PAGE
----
Next president a female – are we ready?

Amanda Stanley

There has been a lot of speculation about who the Democratic candidate for president will be in the 2008 election. Many believe that New York Sen. Hillary Clinton may run for president. Clinton has yet to confirm or deny that she will, in fact, run for president. But I can’t help but wonder: Is the United States ready for a female head-of-state?

According to a 2006 Roper Public Affairs poll, nearly 80 percent of Americans are ready for a female president. The poll also revealed that Americans are more accepting of females in roles of power as demonstrated by both Condoleezza Rice and Madeleine Albright serving as secretaries of state.

However, several other countries have already broken trends and have females in their highest offices. Recently, Chile elected its first female president and Liberia swore in its first female president. Back home, our first female president has come via Geena Davis on ABC’s Golden Globe award-winning show, “Commander in Chief.” Can the United States catch up with the rest of the world when it comes to gender and leadership?

I am an avid proponent for females in positions of power, and I think our country is ready for a female to take on the role of president. With our current administration doing a lackluster job in leading our nation, now, more than ever, our country can use the leadership and guidance of a woman president.

When I envision the United States’ first female president, I see someone who is a natural leader, someone the entire country can rally behind. I also can picture someone who does tremendous good for our country. She’ll better the economy, health care programs and education, and her foreign policy will be well justified.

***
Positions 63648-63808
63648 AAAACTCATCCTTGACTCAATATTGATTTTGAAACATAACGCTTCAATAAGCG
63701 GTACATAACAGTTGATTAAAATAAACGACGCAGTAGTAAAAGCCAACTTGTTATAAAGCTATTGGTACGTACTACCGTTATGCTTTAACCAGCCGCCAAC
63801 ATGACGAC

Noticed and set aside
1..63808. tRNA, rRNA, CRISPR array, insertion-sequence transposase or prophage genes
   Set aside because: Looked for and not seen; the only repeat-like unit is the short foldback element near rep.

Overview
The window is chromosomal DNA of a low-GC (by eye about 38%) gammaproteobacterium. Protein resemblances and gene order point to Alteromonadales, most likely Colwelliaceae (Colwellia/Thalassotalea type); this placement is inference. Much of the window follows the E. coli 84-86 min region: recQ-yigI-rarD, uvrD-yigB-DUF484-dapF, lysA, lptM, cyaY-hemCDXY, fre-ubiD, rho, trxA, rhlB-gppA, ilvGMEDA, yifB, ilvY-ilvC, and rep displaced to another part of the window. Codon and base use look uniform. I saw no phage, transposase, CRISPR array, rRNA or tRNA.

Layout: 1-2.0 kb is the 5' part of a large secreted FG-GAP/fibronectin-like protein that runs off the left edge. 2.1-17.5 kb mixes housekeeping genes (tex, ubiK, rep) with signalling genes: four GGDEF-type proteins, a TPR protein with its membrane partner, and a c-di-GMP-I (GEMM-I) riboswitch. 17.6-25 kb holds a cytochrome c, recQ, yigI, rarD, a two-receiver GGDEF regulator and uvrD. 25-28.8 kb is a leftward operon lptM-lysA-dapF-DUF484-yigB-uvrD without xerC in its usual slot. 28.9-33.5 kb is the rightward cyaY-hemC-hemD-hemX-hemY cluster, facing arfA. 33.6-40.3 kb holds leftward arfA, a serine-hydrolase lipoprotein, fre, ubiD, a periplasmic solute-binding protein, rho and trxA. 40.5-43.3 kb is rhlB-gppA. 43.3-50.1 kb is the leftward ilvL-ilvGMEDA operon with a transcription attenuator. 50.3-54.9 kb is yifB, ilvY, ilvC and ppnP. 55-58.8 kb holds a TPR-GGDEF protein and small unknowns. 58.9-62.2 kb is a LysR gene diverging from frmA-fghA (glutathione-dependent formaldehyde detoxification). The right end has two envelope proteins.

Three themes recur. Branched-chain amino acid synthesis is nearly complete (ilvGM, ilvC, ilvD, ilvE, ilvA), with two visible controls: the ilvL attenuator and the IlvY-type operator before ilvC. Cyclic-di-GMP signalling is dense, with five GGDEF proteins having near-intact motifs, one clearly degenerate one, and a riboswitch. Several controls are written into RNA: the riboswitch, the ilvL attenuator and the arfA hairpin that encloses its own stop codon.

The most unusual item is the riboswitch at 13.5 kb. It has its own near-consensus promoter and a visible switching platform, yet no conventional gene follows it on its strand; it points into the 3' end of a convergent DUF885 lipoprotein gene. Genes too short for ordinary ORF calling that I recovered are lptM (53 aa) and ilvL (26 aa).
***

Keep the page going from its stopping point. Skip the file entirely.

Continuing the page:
Furthermore, many believe that women are more compassionate and sensitive than men. While it is important for any leader to be a beacon of strength, these qualities may make a woman more capable of dealing with sensitive issues such as poverty, especially that of children. If she approaches these issues with sensitivity and compassion, her constituents might also follow her lead and become more sensitive to these issues as well.

Of course all of these are important qualities in any president, regardless of gender. But is it wrong of me to also want a president who is fabulous in every sense of the word? I want to be able to look up to my female president in other ways as well. I want to admire her Manolo Blahnik pumps and envy her Prada briefcase. She will not only be an icon of leadership and fairness, but also an icon of style and grace. I want laws in every state requiring manicures on Mondays and pedicures on Thursdays.

I can even hope that our first female president will pass a law requiring all ex-boyfriends to live in their own reservation on an island somewhere in the middle of the Atlantic Ocean. Now that’s freedom, don’t you think?

Amanda Stanley is a junior magazine major and columnist for the Daily Kent Stater. Contact her at [email protected].